What I found was a heartwarming story of hope, love, and choosing life.

R is a zombie. He wishes he could put into words the eloquent thoughts in his head, wishes he could remember more of his name than just the first letter. He doesn't want to be dead, doesn't enjoy eating the living, but that's just the way it is.

Until the memories.

Not his memories, but those of Perry, the young man whose brain R has just consumed. And when R chooses to save the life of Perry's girlfriend Julie, he sets off a chain of events that shakes what's left of the worlds of both the Living and the Dead.

My first clue that I was in for a surprise came in the first chapter. R is introducing himself, explaining what life is like when you're the walking dead. In an incredibly feeling inner dialogue, R mourns the loss of his and his fellow zombies' names because, "I'd like to love them but I don't know who they are." As the story progressed, I continued to be amazed by how touching and heartfelt it was. Even the love story seemed to fade in the midst of R's quest to give himself--and the rest of the world--a second chance at life.

As he and Julie struggle to fight the hierarchy and provoke change, you discover an eerie resemblance between the world of the Dead and the world of the Living. As R describes the zombie world with words like, "...the abandoning of quests, the surrendering of desires, the settling in and settling down that is the inevitable fate of the Dead" he could just as well be describing the living, who have made staying alive their number one priority while forgetting what it really means to live.

So much about this book is impressive. The pages are filled with R's deep, reflective thoughts on life and hope, which are downright inspiring. The characters are complex and authentic. Marion manages to create a zombie that you find yourself immediately rooting for, and more than that, a zombie that's not just a shuffling, possessed, broken figure of rotting flesh, but an altered human, with lingering emotions, thoughts and desires. In the end, I think readers like myself will find that while this book has all the elements of a great zombie story, it ultimately becomes much more than that--a beautiful tale of fighting for a second chance at life.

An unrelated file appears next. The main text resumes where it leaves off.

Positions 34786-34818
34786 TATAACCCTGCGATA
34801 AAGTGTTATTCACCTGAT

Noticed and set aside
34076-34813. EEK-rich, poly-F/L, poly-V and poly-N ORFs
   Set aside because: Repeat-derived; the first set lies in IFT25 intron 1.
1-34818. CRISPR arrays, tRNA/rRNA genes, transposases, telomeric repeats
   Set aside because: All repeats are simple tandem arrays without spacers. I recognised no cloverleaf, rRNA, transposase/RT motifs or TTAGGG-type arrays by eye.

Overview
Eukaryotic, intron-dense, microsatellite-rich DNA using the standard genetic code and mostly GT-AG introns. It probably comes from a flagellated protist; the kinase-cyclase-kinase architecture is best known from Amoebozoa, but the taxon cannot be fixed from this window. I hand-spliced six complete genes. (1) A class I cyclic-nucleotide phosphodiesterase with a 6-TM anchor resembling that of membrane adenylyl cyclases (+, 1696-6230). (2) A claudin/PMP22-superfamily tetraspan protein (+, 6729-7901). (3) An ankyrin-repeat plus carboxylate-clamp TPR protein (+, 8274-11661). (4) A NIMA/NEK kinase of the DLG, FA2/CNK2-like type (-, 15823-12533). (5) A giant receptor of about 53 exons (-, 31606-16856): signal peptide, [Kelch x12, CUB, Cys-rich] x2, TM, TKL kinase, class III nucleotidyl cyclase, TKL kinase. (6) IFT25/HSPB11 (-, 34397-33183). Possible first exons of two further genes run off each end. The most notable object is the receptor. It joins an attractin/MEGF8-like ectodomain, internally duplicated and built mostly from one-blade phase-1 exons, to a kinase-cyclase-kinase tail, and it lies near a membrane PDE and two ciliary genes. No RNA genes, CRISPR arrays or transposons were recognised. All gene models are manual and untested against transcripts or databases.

One last note for those of you who like to be forewarned: There's plenty of blood and gore and several uses of the "f" word, so despite the pg-13 movie rating, this is adult fiction.

Thursday, March 7, 2013

On a Whim (Or How I Bought My Favorite Band Coffee)

You know that post I wrote a couple of weeks ago? The one about going for it? Well, when the list of Pitchapalooza winners went up on Tuesday, my name wasn't among them. Which is okay. Even though my pitch wasn't chosen to be critiqued and thrown in the hat for the grand prize, the biggest win is that I HAVE A PITCH...FOR MY NOVEL...WHICH I JUST FINISHED WRITING. That's huge!

Despite knowing all that, I will admit to feeling bummed (and to reading the list through a second time, r-e-a-l-l-y s-l-o-w-l-y, just to make sure I hadn't missed my name in there somewhere). But then something really cool happened. Something that reminded me of the importance of just going for it, in every area of life.

I read the list of Pitchapalooza winners while sitting in a City Brew in Missoula. My husband and I were there to see two of our favorite bands in concert (Paper Route and Anberlin) and were killing time before we could go check into our hotel. Of course this meant that we were both perusing the interwebs while sipping our chai lattes. Round about the time I was getting over my disappointment, my husband was on Twitter. At that particular moment, Anberlin tweeted that they were sound checking. On a whim, my husband (who is much better at just going for things than I am) decided to reply.

"Hey @anberlin @paperroute you guys need a coffee run? We are at City Brew and will bring you some!"

Crazy, right?  An hour later we were sitting in our hotel room when we got this reply from Paper Route:

"@A_RMartin Seriously?"

And that's how we ended up taking coffee to our favorite band.

The moral of the story? If you have the opportunity to do something cool, go for it. Even if it seems crazy.

Oh, and the fun didn't stop there. Later that night I replied to a tweet by fellow writer and blogger Ksenia Anske to tell her about my successful strategy of tackling my novel one chapter at a time. She replied with this:

"Everyone, guess what, @AshleyN_Martin has completed 1st Draft of her novel. Let's all shout, WOW YOU DID IT!"

I was immediately flooded with congratulations and well wishes from a bunch of wonderful, encouraging, totally awesome complete strangers. 

All in all, it was a pretty great night.

To everyone who took the time to send those beautiful tweets my way--thank you! I am so grateful to be a part of such an amazing community of creative and talented people. Keep up the good work and don't be afraid to have a little whimsy and go for it! You never know what might happen.

Monday, March 4, 2013

Look Inside

It's Picture Quote Monday! A bit of inspiration to start your week...

Saturday, March 2, 2013

Book Zombie

Besides writing stories, the other thing I've loved to do since I was a kid is draw. Growing up, you'd typically find me with either a book or a sketch pad in hand. So for today's Saturday fun, I thought I'd share a recent bookish sketch, inspired by one of my favorite quotes.

Speaking of zombies, I'm currently reading Warm Bodies by Isaac Marion. Stay tuned for the review!